Wednesday, April 7, 2010
“Stay-at-home mother.” The first time I heard that phrase I pictured Frank leaving for work, followed eagerly down the sidewalk by me. “Lisa! Stay...stay...good girl!”
I wanted to become a mother and I wanted to be good at it. I thought it would be impossible to continue working full time and be the best mother I could be. Being a good mother is itself a full-time job, right? So, I would just quit working. For at least the first few years, anyway. I would change my wardrobe and acquire all the necessary accessories, and Sha-zam! I would become A Good Mother.
Wow! Was there ever so wide a gap between expectation and reality? I knew it would be hard, but I was prepared for hard work. I knew there would be sacrifices, major changes in my life — but I thought I would have a natural ability as a mother, and I thought I was going to like it much more than I do. And this was a huge surprise to me. I worked so hard to become a mother! I did, along with thousands of other women in my generation. Women who ingested, injected, in-vitro-ed, prayed, miscarried, carried, adopted, resigned, cut-back and pumped — all in the pursuit of motherhood.
When did becoming a mother go from being a given, to being a goal?
Somewhere between my mother’s generation and mine, I guess. I envy my mother’s generation. They were in some ways protected by the rigid definitions of their time and place. Society’s expectations for women and their own inner expectations were more closely aligned. I, living on this island of liberated, educated, career-wise women, feel estranged not only from my mom, but from my own inner vision of motherhood. Technically, I’m staying-at-home to raise my daughter, the way my mother did. And yet, I’m rarely in. (You can reach me at Starbucks on my cell.) I employ babysitters and cleaning people on a regular basis. Frank and I both do the laundry — I rarely iron. We often eat at restaurants, or order in. I spend nights away from Alice, leaving her with her father. I outsource! My mother never did those things. Being mommy meant doing it all, and enjoying every minute of it. (Or pretending you did.)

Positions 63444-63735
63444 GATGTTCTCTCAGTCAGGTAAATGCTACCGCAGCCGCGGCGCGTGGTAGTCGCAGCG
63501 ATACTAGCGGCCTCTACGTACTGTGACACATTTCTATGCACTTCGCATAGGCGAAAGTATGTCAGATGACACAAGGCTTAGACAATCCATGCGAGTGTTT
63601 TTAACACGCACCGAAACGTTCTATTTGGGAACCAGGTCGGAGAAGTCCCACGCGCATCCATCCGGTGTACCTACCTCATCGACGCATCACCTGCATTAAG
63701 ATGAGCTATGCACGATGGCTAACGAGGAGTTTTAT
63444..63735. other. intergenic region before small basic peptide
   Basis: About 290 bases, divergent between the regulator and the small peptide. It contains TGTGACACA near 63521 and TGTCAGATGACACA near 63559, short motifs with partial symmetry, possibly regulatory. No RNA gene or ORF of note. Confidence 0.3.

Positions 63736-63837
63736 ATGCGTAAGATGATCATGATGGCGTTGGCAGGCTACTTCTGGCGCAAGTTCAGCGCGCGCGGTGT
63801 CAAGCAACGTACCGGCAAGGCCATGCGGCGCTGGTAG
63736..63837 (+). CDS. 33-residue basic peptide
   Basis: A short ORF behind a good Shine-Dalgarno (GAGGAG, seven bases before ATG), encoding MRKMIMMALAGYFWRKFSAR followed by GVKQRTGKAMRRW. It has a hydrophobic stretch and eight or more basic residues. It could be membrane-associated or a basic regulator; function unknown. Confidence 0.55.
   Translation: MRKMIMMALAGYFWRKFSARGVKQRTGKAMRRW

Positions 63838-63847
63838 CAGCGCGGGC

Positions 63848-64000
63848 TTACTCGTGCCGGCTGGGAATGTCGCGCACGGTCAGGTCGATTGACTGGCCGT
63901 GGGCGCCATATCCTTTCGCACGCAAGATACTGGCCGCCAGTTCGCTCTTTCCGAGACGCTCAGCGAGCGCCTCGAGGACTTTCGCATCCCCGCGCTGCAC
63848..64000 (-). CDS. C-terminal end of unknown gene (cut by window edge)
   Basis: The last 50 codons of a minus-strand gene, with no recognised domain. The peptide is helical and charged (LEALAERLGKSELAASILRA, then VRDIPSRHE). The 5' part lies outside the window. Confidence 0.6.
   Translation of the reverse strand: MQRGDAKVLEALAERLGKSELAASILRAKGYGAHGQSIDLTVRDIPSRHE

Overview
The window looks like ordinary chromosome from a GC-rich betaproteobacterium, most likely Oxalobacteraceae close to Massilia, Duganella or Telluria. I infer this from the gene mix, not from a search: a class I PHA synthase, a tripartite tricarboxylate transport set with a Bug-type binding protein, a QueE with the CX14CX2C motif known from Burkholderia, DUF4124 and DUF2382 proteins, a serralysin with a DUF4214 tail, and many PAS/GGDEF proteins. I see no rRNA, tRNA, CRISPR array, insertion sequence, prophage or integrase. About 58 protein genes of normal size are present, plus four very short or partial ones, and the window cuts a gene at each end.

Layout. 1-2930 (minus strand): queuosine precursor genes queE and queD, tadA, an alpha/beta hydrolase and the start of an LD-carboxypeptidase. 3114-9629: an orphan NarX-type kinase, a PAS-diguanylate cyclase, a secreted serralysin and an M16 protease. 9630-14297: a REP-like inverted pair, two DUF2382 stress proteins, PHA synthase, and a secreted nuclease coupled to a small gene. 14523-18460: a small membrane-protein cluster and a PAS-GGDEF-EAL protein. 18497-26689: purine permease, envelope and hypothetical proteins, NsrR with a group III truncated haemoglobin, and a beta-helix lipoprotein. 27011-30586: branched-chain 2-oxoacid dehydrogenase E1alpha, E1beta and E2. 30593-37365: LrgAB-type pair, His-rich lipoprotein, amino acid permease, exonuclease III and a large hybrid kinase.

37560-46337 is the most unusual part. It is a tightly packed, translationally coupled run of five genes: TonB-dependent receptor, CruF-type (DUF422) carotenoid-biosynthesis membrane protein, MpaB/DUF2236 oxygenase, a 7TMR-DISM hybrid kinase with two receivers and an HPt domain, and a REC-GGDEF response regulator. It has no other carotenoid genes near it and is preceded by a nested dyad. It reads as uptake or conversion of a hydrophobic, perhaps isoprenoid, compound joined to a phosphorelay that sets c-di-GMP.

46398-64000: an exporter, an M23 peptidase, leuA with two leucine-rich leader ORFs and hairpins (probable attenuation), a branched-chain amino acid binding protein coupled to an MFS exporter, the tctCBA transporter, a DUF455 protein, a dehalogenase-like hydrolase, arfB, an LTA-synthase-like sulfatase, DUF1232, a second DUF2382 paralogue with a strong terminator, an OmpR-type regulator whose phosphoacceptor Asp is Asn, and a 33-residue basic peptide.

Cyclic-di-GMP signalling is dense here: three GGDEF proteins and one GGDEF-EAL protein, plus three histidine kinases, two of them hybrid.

So what defines a mother today?
If you find you’re not lovin’ all the 24/7 tasks associated with raising a child, does that mean you’re not a mother? Furthermore, if you hire someone else to perform these tasks, so that you can pursue the things you do love — things that bring you fulfillment and intellectual, emotional and financial rewards — are you still a mother?
If it’s a good thing to realize that Alice needs more than just mommy in order to have a fulfilling life, why is it wrong for me to discover the same thing about myself? The media swears there is a war going on; stay-at-home mothers vs. working mothers. It’s a war of labels! It’s nonsense and, I suspect, mostly a marketing tool. I am not a euphemism. I am mommy. As a mother, I’ll be choosing my daughter’s menu, her clothes, her friends, her neighborhood, her schools, for a long, long time. I can certainly choose a competent, compassionate person to provide care for her while I do different work. And remain, always, Alice’s mother. Her Primary Caregiver!
You don’t stop being the person you were before parenthood. You cannot tivo your old self and return to it when the kids are grown. It is this notion — that you have to give up everything you were to become a mother — that can tear you apart. There is most certainly an ongoing battle between women who work inside the home and those who work outside. But it’s largely happening inside each individual mother’s head. No matter her educational background, upbringing, or position in life, no mother is immune to mother-guilt. Every woman I know is doing the best job she can as a mother — most are doing excellent jobs. Still, they are never entirely satisfied with themselves. They are always striving to give more, do better, in all areas of their lives.
What better gift can I give Alice? What better model for her than to be a mother who knows her child and knows herself, equally. A mother who loves her child and loves herself, equally.